Use this URL to cite or link to this record in EThOS:
Title: The regulation of polyclonal mitogen-stimulated human gamma-interferon production
Author: Croll, Andrew David
ISNI:       0000 0001 3397 1055
Awarding Body: University of Warwick
Current Institution: University of Warwick
Date of Award: 1986
Availability of Full Text:
Access from EThOS:
Access from Institution:
The regulation of human interferon-gamma production by peripheral blood mononuclear leukocytes, stimulated by polyclonal T-cell activators (mitogens), was investigated because of its possible importance as a regulator of the immune response and because it usually accompanies lymphocyte activation. Low density lymphocytes, enriched for large granular lymphocytes, were shown to be capable of IFN-gamma production in the absence of macrophages, unlike T-cells, but with interaction of two subsets of this low density population being required for optimal production. It is suggested that a non-T cell low density population can act as accessory cells for T-cells in the absence of macrophages. The action of both positive and negative modulators of IFN-gamma production were investigated. The importance of IL-1 production was demonstrated by the depressive effects of anti-IL-1 antibody and the ability of purified IL-1 to reverse the depressive effects of macrophage-depletion on T-cell activation. Blockade of the IL-2 receptor by monoclonal antibodies inhibits IFN-gamma production, as does treatment with prostaglandin E2, known to inhibit IL-2 production. The receptor blockade is reversible by pure IL-2 as is the PGE2 inhibition. IL-1 and IL-2 alone rarely induced any IFN-gamma. These data imply that for maximal IFN-gamma production the interaction of at least two other protein factors (IL-1, IL-2) with mitogen-stimulated T-cells is necessary, and that other factors may act as down-regulators. A variety of cell-surface molecules involved in MHC restriction and also the T11 antigen were also shown to have regulatory effects. Those of the T11 pathway may involve effects on calcium and IL-2 levels. T-cell activation could also be triggered by calcium ionophore plus tumour promoter. Activation of the IL-2 and IFN-gamma genes by this method was shown to be coordinate and not to require protein synthesis. Thus many regulatory effects on IFN-gamma production probably act at a post-transcriptional level.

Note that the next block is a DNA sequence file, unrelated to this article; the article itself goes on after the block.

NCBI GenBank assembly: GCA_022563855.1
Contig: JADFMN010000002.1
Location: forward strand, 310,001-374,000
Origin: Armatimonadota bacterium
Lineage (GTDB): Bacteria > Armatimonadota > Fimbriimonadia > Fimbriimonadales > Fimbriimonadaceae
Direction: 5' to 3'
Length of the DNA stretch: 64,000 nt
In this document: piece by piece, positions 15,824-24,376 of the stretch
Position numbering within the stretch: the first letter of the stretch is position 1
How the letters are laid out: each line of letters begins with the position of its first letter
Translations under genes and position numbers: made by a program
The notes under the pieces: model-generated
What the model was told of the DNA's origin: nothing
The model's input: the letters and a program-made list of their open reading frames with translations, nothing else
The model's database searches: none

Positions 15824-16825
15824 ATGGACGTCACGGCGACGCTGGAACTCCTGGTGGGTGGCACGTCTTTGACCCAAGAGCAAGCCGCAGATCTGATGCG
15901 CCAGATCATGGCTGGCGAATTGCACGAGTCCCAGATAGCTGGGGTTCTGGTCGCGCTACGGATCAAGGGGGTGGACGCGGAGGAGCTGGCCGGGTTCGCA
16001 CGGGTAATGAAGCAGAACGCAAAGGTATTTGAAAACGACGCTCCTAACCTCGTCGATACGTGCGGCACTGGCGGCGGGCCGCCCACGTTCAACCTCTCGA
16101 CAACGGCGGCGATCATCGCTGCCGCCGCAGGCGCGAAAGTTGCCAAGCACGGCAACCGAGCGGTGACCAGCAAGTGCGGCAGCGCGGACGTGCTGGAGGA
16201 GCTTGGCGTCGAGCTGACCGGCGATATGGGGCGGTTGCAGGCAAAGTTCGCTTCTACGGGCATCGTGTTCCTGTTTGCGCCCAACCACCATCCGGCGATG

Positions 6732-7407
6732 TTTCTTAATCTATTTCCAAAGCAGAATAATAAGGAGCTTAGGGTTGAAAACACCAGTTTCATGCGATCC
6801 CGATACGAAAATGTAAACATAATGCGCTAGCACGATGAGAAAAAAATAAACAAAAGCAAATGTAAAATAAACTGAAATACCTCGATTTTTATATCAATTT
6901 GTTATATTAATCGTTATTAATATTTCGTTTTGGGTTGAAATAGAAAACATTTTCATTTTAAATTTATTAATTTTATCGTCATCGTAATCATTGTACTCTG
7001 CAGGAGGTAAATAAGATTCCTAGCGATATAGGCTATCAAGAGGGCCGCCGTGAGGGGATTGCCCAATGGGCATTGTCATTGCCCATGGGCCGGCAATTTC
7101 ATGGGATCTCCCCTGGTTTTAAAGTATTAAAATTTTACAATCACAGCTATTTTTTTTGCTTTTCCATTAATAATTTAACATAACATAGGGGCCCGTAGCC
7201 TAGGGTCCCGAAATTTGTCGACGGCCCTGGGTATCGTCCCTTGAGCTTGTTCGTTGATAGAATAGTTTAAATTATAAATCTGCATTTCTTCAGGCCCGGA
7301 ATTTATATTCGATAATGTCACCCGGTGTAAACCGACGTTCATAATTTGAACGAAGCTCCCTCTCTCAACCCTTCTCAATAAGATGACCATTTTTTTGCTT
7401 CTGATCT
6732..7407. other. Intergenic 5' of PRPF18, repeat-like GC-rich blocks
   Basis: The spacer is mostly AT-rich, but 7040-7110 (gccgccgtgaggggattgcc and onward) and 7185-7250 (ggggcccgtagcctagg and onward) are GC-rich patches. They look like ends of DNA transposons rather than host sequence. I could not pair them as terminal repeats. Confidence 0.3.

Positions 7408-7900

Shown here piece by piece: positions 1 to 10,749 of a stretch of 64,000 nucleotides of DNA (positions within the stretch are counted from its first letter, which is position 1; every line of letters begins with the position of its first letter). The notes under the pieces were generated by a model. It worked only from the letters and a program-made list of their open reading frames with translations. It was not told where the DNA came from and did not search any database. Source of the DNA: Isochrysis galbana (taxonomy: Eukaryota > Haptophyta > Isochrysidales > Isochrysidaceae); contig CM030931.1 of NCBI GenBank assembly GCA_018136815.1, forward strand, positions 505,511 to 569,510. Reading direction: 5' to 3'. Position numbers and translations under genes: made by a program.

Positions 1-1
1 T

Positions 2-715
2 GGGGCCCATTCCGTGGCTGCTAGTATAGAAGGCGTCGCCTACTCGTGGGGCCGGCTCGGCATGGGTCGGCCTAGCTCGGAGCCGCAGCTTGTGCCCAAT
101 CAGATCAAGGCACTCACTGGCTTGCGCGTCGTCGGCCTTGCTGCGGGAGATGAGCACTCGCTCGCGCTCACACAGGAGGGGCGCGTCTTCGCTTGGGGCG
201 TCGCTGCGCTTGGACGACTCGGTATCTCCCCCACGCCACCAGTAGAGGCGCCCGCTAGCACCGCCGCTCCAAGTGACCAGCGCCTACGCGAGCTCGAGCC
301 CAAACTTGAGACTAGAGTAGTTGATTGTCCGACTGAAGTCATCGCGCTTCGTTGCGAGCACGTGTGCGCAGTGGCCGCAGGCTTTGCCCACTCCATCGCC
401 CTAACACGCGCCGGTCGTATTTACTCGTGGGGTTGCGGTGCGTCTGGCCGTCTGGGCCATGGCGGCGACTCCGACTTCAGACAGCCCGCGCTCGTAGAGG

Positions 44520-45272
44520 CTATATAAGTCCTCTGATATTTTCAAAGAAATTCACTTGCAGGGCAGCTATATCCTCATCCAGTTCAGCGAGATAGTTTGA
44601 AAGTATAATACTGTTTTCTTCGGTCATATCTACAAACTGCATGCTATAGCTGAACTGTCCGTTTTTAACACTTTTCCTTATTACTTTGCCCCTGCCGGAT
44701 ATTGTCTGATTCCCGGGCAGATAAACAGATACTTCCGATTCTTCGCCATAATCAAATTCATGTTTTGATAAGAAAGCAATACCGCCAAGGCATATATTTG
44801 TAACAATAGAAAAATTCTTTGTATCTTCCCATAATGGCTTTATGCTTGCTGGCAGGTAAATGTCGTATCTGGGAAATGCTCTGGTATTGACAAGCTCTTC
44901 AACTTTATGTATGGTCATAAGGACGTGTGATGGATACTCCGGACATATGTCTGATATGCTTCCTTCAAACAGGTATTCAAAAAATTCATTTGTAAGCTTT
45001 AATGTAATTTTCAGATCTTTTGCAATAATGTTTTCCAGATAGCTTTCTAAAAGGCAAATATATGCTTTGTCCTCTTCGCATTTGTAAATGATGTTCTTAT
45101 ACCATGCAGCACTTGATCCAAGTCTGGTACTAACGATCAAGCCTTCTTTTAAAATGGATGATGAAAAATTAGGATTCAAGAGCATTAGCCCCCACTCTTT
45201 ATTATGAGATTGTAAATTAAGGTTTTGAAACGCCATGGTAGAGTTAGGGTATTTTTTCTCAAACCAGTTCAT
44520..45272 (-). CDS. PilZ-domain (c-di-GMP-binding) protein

Supervisor: Not available Sponsor: Cancer Research Campaign
Qualification Name: Thesis (Ph.D.) Qualification Level: Doctoral
EThOS ID:  DOI: Not available
Keywords: QP Physiology ; QR Microbiology